4. In November, the final Culver City Transit Oriented Development Visioning Study and Recommendations were released, including recommendations to improve pedestrian and bicycle access to and from transit. What components of this plan do you support, and why?
I support the recommendations for improved walkability, especially making Washington Blvd. the walkable spine of the TOD. Because walking is my primary mode of transportation, I have first hand experience and understand the importance of “pedestrian first” intersections, bulb-outs at corners, and increasing the number of safe crossings, especially on longer street sections. I would object to increasing access points for pedestrians on Ballona Creek Bike Path, as suggested in the report, unless the path were widened, or until the south side of the creek path was built, in order to safely accommodate both walkers and riders. I am fully supportive of the Downtown Connector, the protected bike lane connecting Downtown to the Culver City Expo Line station. This important piece of infrastructure is long overdue and I would advocate to make it one of the first recommendations to be implemented. Improvement of the Venice/National and Venice/Robertson intersections will require coordination with the City of LA and the Metro Authority, as stated in the report, and will be critical for safe walking and biking connections to the train station and bus hubs. I support the neighborhood improvements sited, that would slow traffic and increase safety for walkers and bikers: corner build-outs, raised intersections, and neighborhood traffic circles. Finally, micro-transit that encourages folks to leave their cars outside the city center, is a concept I would support.
5. Since the configuration of most of Culver City public roads was set at a time when the primary concern was moving motor vehicles, improving roadway safety will require some tough trade-offs, including reducing speed limits, and reallocating parking and/or travel lanes to make room for safe biking facilities. How will you prioritize public safety, knowing that some stakeholders may complain about reduced vehicle speeds?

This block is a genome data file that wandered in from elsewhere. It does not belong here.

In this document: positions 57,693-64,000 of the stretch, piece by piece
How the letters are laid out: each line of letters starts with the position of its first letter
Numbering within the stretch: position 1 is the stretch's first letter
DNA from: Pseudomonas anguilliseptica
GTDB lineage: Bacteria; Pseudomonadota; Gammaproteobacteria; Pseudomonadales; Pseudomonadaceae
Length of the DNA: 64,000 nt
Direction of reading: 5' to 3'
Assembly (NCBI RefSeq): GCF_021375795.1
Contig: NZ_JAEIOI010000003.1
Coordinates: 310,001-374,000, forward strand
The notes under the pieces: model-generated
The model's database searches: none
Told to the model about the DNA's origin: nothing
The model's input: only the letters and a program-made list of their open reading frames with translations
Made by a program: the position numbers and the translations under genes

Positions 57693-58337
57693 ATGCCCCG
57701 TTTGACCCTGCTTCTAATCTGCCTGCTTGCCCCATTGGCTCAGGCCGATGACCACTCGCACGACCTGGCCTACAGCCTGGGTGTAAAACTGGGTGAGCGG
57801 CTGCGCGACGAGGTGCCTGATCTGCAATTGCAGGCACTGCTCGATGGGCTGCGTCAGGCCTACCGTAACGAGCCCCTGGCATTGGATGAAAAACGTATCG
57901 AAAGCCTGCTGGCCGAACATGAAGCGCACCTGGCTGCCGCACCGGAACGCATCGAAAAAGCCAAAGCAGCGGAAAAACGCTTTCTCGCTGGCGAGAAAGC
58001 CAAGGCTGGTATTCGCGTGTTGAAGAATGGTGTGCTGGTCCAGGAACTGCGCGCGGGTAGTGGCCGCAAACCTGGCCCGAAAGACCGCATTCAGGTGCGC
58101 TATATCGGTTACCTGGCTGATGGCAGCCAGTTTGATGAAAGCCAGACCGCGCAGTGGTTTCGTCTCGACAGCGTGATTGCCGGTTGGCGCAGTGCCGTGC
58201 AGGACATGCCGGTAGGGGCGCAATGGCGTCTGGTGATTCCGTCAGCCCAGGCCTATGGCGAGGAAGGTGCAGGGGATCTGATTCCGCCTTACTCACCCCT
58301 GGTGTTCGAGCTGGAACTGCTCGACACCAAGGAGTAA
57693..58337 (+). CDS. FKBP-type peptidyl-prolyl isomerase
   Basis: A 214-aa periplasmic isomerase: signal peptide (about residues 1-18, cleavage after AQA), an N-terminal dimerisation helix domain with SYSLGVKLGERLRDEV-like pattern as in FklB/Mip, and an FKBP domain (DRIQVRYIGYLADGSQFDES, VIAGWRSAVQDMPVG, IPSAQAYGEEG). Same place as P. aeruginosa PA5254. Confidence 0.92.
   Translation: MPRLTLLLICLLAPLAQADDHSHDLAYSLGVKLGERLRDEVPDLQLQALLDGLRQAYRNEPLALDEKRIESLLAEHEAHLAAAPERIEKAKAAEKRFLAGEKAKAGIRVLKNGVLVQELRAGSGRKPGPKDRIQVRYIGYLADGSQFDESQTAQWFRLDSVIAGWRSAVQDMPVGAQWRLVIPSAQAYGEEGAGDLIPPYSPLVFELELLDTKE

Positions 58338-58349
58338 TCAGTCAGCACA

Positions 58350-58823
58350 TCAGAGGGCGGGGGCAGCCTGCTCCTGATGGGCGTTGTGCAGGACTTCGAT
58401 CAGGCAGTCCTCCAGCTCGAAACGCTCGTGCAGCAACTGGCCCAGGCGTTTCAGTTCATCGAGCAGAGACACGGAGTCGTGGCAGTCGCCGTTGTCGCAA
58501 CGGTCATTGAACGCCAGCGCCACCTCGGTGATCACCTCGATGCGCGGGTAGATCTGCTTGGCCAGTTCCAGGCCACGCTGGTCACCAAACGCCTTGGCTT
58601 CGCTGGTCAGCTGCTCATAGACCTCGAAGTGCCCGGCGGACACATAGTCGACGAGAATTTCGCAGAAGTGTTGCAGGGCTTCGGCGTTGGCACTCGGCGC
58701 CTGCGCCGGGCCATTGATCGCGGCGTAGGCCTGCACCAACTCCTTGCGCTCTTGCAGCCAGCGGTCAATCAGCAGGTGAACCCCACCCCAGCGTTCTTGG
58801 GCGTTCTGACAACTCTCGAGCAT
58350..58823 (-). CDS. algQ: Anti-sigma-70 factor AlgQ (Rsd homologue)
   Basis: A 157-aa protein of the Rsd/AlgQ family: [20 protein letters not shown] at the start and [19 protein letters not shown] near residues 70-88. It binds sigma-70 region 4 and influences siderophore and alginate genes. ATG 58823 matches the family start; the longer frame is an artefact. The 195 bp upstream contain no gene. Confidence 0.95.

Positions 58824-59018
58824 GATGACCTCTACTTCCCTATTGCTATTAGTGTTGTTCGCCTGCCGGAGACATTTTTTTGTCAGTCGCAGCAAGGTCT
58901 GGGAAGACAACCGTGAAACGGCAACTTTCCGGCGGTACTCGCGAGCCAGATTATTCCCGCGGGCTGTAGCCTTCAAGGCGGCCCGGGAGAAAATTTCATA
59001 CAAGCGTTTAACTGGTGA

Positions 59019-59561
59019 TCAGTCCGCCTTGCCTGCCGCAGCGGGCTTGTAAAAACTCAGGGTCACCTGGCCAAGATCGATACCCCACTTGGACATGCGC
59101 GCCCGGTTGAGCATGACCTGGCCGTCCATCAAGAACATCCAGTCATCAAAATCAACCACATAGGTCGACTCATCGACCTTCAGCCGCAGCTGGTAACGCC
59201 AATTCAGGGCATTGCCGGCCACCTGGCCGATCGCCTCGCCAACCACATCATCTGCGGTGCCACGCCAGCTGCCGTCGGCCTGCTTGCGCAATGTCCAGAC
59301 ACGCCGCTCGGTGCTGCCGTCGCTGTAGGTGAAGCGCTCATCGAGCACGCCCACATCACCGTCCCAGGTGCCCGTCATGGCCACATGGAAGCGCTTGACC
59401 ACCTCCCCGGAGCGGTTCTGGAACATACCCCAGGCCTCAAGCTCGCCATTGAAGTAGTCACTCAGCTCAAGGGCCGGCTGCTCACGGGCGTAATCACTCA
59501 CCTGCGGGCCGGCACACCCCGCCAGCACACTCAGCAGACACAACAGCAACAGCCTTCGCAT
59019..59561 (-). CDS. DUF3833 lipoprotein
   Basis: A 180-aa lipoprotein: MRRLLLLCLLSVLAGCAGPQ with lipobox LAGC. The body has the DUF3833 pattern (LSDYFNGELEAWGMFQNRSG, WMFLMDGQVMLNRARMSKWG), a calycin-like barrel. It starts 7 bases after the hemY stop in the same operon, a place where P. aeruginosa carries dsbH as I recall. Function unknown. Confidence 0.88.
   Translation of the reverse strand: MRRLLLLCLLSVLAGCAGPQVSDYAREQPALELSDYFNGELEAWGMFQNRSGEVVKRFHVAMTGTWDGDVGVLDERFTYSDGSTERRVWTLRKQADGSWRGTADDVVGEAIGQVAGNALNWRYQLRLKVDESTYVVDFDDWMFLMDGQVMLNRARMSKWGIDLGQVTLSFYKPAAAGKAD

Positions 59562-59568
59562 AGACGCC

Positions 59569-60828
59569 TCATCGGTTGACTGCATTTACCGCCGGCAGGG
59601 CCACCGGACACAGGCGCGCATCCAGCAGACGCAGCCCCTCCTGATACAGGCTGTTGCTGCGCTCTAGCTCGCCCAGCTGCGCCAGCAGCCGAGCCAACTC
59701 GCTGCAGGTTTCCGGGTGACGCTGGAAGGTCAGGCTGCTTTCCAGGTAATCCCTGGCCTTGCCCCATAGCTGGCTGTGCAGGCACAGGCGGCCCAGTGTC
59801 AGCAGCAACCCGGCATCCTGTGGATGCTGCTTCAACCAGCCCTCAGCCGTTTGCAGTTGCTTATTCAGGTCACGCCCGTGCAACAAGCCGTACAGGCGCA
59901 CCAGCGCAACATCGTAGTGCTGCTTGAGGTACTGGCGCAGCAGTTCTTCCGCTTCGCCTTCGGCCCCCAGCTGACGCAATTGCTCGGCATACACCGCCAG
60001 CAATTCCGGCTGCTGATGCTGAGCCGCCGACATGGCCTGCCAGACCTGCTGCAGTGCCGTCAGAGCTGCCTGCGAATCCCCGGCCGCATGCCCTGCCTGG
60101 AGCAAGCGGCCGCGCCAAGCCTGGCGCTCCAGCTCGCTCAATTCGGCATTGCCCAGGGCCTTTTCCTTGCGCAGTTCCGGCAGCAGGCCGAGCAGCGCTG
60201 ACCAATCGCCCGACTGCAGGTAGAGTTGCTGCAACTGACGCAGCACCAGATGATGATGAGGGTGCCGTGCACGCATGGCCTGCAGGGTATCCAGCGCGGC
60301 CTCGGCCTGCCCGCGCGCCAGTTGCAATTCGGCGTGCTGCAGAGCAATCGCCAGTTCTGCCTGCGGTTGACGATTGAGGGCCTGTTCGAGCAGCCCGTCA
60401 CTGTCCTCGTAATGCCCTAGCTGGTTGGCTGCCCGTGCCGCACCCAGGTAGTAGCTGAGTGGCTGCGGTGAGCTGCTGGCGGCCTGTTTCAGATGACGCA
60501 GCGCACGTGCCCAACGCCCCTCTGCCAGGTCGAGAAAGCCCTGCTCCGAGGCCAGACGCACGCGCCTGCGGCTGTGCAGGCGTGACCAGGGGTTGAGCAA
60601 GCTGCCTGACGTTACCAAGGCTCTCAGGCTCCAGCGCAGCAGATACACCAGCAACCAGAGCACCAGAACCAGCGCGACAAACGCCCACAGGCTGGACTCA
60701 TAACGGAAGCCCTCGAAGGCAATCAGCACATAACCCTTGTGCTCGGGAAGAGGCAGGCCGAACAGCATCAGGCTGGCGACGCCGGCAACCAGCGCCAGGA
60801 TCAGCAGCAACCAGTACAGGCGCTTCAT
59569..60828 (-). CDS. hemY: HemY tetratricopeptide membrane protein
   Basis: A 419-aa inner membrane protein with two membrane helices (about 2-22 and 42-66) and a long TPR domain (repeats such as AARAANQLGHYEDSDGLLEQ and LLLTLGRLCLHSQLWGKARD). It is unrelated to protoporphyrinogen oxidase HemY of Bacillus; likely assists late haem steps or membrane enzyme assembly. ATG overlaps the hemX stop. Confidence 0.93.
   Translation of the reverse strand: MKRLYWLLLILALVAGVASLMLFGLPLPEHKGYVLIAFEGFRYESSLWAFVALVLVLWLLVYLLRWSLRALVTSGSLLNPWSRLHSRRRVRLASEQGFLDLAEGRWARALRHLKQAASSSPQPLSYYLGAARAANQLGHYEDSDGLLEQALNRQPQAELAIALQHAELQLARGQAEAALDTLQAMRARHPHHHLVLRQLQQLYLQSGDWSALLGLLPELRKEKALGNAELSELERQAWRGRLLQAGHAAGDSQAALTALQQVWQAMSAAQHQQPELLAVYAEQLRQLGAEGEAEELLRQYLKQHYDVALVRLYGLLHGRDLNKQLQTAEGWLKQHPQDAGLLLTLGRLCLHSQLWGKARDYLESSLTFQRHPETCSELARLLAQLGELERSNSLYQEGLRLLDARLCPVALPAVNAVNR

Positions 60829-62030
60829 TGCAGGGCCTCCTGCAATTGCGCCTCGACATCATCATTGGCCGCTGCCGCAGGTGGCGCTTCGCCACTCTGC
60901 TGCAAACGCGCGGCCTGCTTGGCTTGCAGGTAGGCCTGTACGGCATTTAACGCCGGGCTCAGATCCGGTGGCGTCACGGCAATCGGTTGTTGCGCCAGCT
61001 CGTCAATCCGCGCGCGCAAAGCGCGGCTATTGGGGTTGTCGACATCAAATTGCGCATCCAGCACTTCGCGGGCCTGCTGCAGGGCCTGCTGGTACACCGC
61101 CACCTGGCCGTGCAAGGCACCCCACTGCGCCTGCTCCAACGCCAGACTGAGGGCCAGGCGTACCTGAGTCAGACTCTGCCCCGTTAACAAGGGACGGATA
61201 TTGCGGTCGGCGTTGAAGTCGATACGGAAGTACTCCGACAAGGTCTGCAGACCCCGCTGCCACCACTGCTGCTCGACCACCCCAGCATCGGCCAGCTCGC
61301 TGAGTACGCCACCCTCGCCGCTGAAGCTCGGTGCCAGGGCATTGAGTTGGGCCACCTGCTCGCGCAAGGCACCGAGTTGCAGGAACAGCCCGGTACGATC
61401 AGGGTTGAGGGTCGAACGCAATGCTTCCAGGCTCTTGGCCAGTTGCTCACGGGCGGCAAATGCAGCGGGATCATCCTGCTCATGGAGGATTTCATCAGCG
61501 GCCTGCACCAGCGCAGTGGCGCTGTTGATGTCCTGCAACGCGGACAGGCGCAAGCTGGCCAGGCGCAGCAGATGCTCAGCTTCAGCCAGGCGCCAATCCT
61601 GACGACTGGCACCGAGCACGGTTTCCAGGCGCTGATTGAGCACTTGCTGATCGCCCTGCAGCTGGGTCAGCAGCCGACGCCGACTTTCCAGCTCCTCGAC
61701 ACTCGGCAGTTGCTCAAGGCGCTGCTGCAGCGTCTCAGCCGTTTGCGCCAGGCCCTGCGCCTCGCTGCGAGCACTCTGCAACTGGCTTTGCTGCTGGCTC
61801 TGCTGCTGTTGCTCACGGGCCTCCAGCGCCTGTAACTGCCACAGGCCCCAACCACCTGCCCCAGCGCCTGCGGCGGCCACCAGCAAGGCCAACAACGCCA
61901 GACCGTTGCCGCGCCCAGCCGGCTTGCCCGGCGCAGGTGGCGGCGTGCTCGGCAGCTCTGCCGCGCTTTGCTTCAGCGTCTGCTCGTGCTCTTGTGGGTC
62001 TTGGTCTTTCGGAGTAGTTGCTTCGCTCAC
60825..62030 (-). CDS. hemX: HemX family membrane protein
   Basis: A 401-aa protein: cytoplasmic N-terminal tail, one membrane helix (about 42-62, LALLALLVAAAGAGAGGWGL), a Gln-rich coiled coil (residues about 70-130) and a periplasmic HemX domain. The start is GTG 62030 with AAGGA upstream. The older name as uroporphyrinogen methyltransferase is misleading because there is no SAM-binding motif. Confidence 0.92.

As mentioned above, I have seen the positive response to the concept of traffic slowing measures when people are made aware of the necessity of slowing traffic in order to eliminate serious and fatal accidents. Data that is already available pinpoints specific areas where these accidents cluster, and creates a case that’s difficult to refute. Reducing speeds will make streets safer overall for bicyclists and pedestrians as well as those who choose automobiles as their primary means of transportation. There will be those who are resistant to the changes necessary to reach Vision Zero, so I would work to build consensus among my colleagues on the Council in order to move our community forward. I would work with City staff to ensure that education is provided to the public in multiple formats, such as round tables, world cafés and presentations in multiple locations, easily accessed online resources, social media, pamphlets with infographics, etc.
6. Do you presently bike in Culver City? What are your experiences, or if not, what would it take to make you feel comfortable biking on city streets?
I currently bike in Culver City though I primarily walk. My experience has been highly mixed. In some areas the distance between the car lane and the edge of the bike lane (if such a lane exists) is broad enough for me to feel safe as long as I am cautious. In other areas there is no bike lane, the bike lane disappears suddenly or the shape of the curves and construction of intersections makes me avoid certain streets as I bike. To feel absolutely comfortable I would prefer to bike in a protected lane, one that is not isolated but connected to an infrastructure of protected bike lanes. Ideally major intersections would be controlled by separate signals for bicycle traffic and car traffic.